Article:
ClusterTruck to reopen Castleton kitchen in September

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Food-delivery company ClusterTruck was founded in Indianapolis in 2015. (File photo)

After suspending operations in April because of staffing challenges, the ClusterTruck kitchen in Castleton is set to reopen on Sept. 6, the company announced Tuesday.

The meal-delivery company is touting the addition of Indian items to its menu when it returns to operations in the Clearwater Village shopping center on East 82nd Street west of Allisonville Road.

“We are so excited to be ready to reopen our Castleton location,” said Tim McIntosh, ClusterTruck’s executive chef. “We have the ‘A-Team’ in place.”

The Castleton kitchen originally opened in May 2021.

ClusterTruck was founded in Indianapolis in 2015. It uses its own kitchens and drivers to deliver meals, and attempts to get orders to customers within eight minutes after the food is prepared. The company uses proprietary software and technology to manage the process.

In addition to Castleton, the company operates kitchens in Broad Ripple, downtown Indianapolis, Columbus, Ohio, and Kansas City, Missouri.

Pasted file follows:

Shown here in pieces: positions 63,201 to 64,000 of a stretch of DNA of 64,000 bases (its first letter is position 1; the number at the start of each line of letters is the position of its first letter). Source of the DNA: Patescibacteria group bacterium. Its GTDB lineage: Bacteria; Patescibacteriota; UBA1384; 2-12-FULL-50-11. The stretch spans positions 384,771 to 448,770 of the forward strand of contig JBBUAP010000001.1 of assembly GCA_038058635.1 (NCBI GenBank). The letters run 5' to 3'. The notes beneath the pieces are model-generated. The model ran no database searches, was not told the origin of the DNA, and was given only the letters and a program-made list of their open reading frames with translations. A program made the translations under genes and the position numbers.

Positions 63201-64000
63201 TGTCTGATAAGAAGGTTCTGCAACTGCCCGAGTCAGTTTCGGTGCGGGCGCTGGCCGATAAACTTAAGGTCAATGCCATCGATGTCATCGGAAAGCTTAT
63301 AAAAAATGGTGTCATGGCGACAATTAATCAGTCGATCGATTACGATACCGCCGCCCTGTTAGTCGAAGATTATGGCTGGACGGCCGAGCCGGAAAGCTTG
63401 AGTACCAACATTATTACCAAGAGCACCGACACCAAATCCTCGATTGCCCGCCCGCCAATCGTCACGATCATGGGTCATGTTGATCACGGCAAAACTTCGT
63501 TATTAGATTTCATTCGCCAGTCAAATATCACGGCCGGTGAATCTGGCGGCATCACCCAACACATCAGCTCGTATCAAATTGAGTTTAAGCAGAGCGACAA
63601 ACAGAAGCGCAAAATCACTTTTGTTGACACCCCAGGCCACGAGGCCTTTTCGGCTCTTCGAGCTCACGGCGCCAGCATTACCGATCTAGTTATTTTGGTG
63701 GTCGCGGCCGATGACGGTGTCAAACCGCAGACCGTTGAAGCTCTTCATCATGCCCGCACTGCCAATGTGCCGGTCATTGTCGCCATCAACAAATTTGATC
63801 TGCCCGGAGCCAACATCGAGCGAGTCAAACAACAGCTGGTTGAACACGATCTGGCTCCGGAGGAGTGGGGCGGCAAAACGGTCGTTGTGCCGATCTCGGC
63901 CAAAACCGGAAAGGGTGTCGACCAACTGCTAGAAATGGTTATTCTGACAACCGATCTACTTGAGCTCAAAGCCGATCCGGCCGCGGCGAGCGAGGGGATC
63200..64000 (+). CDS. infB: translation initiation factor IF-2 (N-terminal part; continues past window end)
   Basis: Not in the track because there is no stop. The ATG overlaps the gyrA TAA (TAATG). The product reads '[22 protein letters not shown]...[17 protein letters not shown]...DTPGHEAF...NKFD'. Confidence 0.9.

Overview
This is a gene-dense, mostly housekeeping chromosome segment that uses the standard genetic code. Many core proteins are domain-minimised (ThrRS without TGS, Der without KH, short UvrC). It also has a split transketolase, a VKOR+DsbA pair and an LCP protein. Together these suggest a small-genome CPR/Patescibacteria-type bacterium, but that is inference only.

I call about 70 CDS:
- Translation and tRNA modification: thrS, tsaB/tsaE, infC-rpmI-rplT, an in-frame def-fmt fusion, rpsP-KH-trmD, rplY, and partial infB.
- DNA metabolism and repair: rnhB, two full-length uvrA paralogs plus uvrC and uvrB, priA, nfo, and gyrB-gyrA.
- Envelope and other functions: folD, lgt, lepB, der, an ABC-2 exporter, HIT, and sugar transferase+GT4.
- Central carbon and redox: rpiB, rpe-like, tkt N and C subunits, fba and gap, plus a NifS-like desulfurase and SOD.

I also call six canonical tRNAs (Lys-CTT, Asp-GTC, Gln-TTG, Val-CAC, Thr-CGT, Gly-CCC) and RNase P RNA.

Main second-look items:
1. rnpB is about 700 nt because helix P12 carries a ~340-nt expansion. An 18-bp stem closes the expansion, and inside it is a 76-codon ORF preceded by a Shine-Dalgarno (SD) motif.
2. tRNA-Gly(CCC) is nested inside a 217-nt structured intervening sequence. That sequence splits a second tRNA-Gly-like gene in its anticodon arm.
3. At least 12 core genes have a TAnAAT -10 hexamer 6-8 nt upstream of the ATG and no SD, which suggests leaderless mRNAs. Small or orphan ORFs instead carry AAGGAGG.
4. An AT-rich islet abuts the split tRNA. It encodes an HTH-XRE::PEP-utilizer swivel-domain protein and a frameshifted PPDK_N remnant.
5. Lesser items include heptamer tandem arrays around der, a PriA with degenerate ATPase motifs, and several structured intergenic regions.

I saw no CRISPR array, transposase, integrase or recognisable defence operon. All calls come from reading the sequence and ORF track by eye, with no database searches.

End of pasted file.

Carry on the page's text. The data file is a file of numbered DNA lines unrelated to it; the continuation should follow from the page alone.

A ClusterTruck kitchen in Carmel closed in April, and the company’s kitchen in Fishers closed in July.

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4 thoughts on “ClusterTruck to reopen Castleton kitchen in September

  1. It’s kind of funny about them closing down their Fishers operation – we’re less than 2 miles from it [as the crow walks], have lived in Fishers for 34+ years, and had *no* idea they were here. It’s not as if we don’t know about ClusterTruck because I remember a presentation/introduction in Scott Jones’ house before they opened their first operation. Like many businesses, it sounds like they have a hierarchy problem with whomever is responsible for the marketing & publicity.

    1. Touche, however, I did an informal/unofficial poll by asking neighbors in our neighborhood if they ever ordered anything from ClusterTruck [when it was here] and they had no idea of what it was. I also inquired about their delivery tendencies and would they have used ClusterTruck (based upon what I described to them). All of them (and I’m not talking about 2 or 3) said they routinely take advantage of food deliveries and would have availed themselves of ClusterTruck on a regular basis. To me, it sounds more like they “Trucked Up” (using the same phonics they do). In my eyes, they have no one to blame but themselves. As Fishers (and Carmel) approach six-figure populations, businesses would be wise to not assume they’re doing everything they can to help their business because that assumption might cause them irreversible damage.